SIL LSDev Linux Development

Language software for Linux and Mac OS X

Status of WorldPad on Linux

Our team’s main focus has been to port the SIL FieldWorks suite of translation and linguistic programs from Windows to Linux.

We’ve ported the core C++ parts which are the foundation of all the FieldWorks applications. A big part of the remaining work is in C# to get Translation Editor and Language Explorer to build and run in Linux.

But tackling Translation Editor would be quite a big step and open up a lot of difficulties all at once. So first we’re working to port WorldPad. Although WorldPad won’t be as widely used as Translation Editor, our work on WorldPad is a stepping stone on the way to completing the Translation Editor because many pieces of WorldPad are shared by Translation Editor. And completing the Translation Editor will be easier if we first work on WorldPad.

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Complex text input

I’m working on text input methods at the moment. That is, how pressing keys on the keyboard turn into text on the screen.

For English and other languages with a roman alphabet, this is fairly simple. Pressing ‘A’ on the keyboard results in the letter ‘A’ on the screen. But with some languages, this is not so simple. For example:

  • Chinese and other ideographic languages have several thousand characters, one key to one character really doesn’t work (unless you have a lot of desk space and very long arms).
  • Thai doesn’t have so many characters, but there are rules on how they can be used. For example, there are marks to denote rising and falling tones for sounds, but sounds may not rise and fall at the same time. A good computer program will respect these rules.

There are facilities in both Linux and Windows that deal with these issues. We have made a demonstration program to learn how to integrate the Linux methods of input into our own program. Read the rest of this post…

Access to the underlying C GtkObjects from gtkmm

gtkmm is the C++ API for development of GTK+ and GNOME applications. Its developers have made a great job of wrapping the underlying C API, making it relatively easy to use GTK+ and GNOME within a C++ application. However, in the interests of writing methods that can be readily invoked from a variety of languages, it is preferable to use objects from the underlying C implementation as arguments and return values rather than their object-oriented counterparts. It will then be possible to call those C++ methods from C# code.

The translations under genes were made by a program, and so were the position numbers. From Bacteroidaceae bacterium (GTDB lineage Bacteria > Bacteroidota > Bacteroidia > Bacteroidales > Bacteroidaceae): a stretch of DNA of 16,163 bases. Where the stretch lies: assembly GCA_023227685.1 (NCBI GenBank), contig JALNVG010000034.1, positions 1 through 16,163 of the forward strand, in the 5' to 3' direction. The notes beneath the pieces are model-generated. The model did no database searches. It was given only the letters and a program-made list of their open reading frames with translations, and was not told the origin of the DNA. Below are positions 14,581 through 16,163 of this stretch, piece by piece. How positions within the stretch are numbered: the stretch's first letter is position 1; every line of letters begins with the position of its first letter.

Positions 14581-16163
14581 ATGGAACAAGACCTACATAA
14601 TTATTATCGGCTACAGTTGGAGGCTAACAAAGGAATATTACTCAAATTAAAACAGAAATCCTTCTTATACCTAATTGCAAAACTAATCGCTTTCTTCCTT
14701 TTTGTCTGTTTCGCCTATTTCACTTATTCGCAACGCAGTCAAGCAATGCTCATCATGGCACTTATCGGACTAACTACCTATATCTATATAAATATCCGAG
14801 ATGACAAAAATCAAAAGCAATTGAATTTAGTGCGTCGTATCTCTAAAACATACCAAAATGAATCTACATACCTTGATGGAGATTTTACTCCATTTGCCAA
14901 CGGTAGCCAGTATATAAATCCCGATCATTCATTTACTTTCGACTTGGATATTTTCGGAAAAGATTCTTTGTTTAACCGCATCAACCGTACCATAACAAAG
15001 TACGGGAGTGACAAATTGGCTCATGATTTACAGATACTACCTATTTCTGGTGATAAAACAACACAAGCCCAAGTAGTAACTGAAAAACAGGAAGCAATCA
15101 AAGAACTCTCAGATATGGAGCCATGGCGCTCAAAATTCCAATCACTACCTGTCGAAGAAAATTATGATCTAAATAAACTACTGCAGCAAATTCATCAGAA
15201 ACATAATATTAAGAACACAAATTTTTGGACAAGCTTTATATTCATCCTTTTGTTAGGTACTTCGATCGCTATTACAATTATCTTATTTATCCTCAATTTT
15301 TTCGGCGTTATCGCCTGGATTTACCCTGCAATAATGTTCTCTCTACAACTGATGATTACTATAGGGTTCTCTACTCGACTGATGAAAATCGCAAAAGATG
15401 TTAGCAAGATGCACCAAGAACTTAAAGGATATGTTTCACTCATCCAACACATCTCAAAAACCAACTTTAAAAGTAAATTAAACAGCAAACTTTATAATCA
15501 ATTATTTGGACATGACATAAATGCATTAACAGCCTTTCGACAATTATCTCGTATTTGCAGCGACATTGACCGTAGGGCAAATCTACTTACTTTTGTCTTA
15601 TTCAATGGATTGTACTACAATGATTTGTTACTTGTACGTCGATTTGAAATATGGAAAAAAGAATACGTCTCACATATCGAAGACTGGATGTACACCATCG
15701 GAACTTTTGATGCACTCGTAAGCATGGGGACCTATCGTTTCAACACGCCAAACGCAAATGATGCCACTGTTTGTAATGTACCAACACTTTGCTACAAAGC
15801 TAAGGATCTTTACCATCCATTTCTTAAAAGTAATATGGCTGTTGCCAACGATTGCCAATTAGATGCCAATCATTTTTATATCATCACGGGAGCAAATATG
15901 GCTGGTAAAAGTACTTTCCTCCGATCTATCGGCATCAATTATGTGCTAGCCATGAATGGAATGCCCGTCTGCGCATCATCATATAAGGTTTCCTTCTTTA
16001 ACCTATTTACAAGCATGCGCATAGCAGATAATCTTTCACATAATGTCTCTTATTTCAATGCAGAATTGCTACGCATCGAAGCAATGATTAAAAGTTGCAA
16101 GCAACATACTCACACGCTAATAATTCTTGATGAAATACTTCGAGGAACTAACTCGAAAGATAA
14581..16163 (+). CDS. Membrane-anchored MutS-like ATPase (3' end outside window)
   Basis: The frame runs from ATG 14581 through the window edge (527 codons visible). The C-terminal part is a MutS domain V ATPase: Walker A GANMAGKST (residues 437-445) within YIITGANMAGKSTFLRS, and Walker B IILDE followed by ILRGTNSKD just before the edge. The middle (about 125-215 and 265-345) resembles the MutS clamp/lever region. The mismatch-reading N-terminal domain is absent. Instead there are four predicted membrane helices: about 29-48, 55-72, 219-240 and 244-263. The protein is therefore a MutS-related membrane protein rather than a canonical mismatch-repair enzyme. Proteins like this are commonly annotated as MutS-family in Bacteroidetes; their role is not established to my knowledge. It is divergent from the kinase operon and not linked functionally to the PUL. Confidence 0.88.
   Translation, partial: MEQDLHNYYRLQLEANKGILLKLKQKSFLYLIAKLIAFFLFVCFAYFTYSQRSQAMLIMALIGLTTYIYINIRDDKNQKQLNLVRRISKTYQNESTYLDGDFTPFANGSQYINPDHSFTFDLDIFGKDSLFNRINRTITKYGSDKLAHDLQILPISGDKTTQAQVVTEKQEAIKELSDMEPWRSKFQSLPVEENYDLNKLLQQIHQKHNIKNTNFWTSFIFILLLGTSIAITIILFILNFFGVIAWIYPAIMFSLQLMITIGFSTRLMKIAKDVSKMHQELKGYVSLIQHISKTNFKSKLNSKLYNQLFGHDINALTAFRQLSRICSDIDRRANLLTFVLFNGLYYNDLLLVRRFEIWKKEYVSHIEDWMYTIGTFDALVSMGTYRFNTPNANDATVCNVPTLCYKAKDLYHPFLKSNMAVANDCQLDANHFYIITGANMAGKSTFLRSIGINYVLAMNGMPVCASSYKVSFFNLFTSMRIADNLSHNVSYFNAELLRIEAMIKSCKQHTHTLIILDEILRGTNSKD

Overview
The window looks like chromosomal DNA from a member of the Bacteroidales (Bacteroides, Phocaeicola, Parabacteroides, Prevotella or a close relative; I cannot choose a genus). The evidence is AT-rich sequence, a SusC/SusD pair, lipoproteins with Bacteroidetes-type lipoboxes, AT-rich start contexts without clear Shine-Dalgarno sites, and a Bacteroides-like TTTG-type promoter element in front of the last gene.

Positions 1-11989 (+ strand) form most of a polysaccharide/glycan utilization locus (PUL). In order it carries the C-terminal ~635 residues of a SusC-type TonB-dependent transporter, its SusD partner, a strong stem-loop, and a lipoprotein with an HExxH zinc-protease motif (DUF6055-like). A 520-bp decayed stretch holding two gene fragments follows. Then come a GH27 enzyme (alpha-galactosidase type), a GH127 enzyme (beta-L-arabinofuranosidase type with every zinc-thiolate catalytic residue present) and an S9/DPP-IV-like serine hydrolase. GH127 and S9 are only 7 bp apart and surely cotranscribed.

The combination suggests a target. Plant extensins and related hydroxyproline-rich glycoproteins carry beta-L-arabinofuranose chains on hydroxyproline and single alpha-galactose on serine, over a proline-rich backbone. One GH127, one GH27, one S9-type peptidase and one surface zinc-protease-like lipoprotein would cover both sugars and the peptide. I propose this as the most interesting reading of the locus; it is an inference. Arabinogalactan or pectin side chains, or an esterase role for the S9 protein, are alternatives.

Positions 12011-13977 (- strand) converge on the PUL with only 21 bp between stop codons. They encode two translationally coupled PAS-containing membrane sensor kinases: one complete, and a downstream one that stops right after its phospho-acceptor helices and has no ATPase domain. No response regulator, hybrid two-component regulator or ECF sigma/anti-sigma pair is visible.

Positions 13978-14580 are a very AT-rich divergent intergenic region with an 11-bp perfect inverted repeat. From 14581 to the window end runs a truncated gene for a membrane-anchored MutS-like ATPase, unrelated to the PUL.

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GTK# on Windows

Our GUI development on Linux is done with GTK2+, and in the case of Mono, GTK#.

On a GTK based Linux system using Mono, this setup ‘just works’. It takes a little bit more setting up on Windows, but with a small amount of effort, it is possible to take compiled programs straight from Linux and run them on Windows with Microsoft .NET (It is also possible to use Mono on Windows).

This is the procedure I used to use GTK# on Windows:

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The look and feel of cross-platform user interfaces

Someone just asked me,

What’s the best way to do a cross-platform product that has the native XXX look and feel?

It depends on exactly what you mean by native look and feel. There are several GUI toolkits that produce the right pixels, so that in a screen shot it would look just like an XXX application, but which still don’t produce an application that feels right. For example, on Mac, if you select a range of text and then press right-arrow, what happens? The insertion point should move to the right boundary of the previous selection. However, on Windows, it typically moves one character beyond that point. I find this inconsistency very frustrating in several of the cross-platform apps that I use regularly.

Also, applications may have the right pixels for all the individual controls, but the overall layout of their UI doesn’t feel comfortable for an XXX user. The classic example is the relative ordering of OK and Cancel buttons in dialogs. Most toolkits now take care of this transparently, but there are other things, such as the extent to which toolbars are used, that can be uncomfortable for users. For example, Mac applications typically use toolbars very sparingly, and Windows apps use them extensively.

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Explorations in GTK# part 2

Glade and custom widgets

Glade and GTK# are a powerful combination. One that we are using for our Mono re-implementation of WorldPad. It’s quite possible to build a very functional application using just the standard widgets provided by GTK, but sometimes specific functionality is needed which is not found in the regular set of widgets.

In this instance, a "custom widget" can be inserted into a Glade interface. This is easy to do, but filling in the custom widget with something useful is a bit more tricky.

Custom widgets in Glade
Above: Custom widgets in Glade.
Below: Custom widgets being implemented as "ColorPickerButton"s in the application.
Custom widgets in use

How do we implement the custom widget?

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Explorations in GTK# part 1

GTK.Settings: What and how

What?…
For the standard set of GTK# widgets, there is a property or method to change almost any aspect of the widgets appearance and behaviour. But some things require using GTK.Settings. For example setting the palette in a colour selector, or changing the cursor behaviour in a text entry.

How…? To set a property, the following methods can be used:
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